• - Minors = Cross Country, Fives and Sailing colours
  • - Memoranda = School rules
  • - The pepperpot = tower on the chapel
  • - The Athena Society = in the past it was a 12 man elective dining club; it is now open to all 6th form scholars to hear outside speakers.
  • - Commendation = award for good work to be given to your Housemaster.
  • - Distinction = awarded for outstanding work, the piece of work is kept by the Headmaster for posterity.
  • - Imposition paper = punishment for poor prep. Boy is required to redo or copy something and have his Housemaster sign the sheet.
  • - Headmaster's detention = Three hour detention from 7pm-10pm supervised by the Headmaster on a Saturday evening. Boy must be wearing a suit.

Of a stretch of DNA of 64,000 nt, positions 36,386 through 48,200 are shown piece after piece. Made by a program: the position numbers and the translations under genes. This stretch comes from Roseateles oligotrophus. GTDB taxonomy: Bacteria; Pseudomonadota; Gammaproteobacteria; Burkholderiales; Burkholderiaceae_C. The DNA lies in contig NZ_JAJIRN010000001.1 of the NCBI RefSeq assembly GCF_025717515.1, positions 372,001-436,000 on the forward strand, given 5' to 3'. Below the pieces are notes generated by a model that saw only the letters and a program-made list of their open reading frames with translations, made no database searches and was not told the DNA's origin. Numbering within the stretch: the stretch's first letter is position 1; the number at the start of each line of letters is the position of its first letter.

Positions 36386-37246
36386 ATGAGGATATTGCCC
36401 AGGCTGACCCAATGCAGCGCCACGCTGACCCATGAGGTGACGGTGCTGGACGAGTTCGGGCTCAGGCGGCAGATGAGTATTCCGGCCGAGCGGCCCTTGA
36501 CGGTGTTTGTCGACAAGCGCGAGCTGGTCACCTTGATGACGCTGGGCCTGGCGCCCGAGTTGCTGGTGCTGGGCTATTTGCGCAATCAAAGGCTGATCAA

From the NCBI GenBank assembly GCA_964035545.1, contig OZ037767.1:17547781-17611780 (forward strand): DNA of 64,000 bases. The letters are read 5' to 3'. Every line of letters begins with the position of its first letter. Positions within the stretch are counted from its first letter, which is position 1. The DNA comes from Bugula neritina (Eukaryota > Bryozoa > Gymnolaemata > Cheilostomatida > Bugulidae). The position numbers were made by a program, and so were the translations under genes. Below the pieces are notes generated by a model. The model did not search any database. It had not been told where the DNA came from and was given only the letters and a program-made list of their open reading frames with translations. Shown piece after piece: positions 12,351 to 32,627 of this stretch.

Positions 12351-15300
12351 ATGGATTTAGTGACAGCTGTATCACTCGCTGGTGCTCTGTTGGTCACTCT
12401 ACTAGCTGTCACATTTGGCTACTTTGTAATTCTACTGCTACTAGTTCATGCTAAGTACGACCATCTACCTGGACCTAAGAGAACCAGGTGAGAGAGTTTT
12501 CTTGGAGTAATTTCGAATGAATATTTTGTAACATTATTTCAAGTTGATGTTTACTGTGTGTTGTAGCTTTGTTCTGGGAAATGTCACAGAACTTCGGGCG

• - Secondmaster's detention= Wednesday morning detention for poor work.
  • - Railway run = Punishment whereby the boy has to run a mile to the railway bridge and come back with a particular flower which grows there.
  • - Powder Mills handicap= Race between members of the Cross Country club.
  • - School Praeposter = twelve boys who help masters run the school
  • - House Praeposter = boys who help masters run the Houses
  • - Skinner's day = End of the academic year
  • - Second Master = Deputy Headmaster and in charge of discipline
  • - Times Leader = punishment given by praeposters in some houses which involved copying out sections of the Times
  • - Lower Master = Master in charge of Vth form and below
  • - Upper Master = Master in charge of VIth form.

Tonbridge Society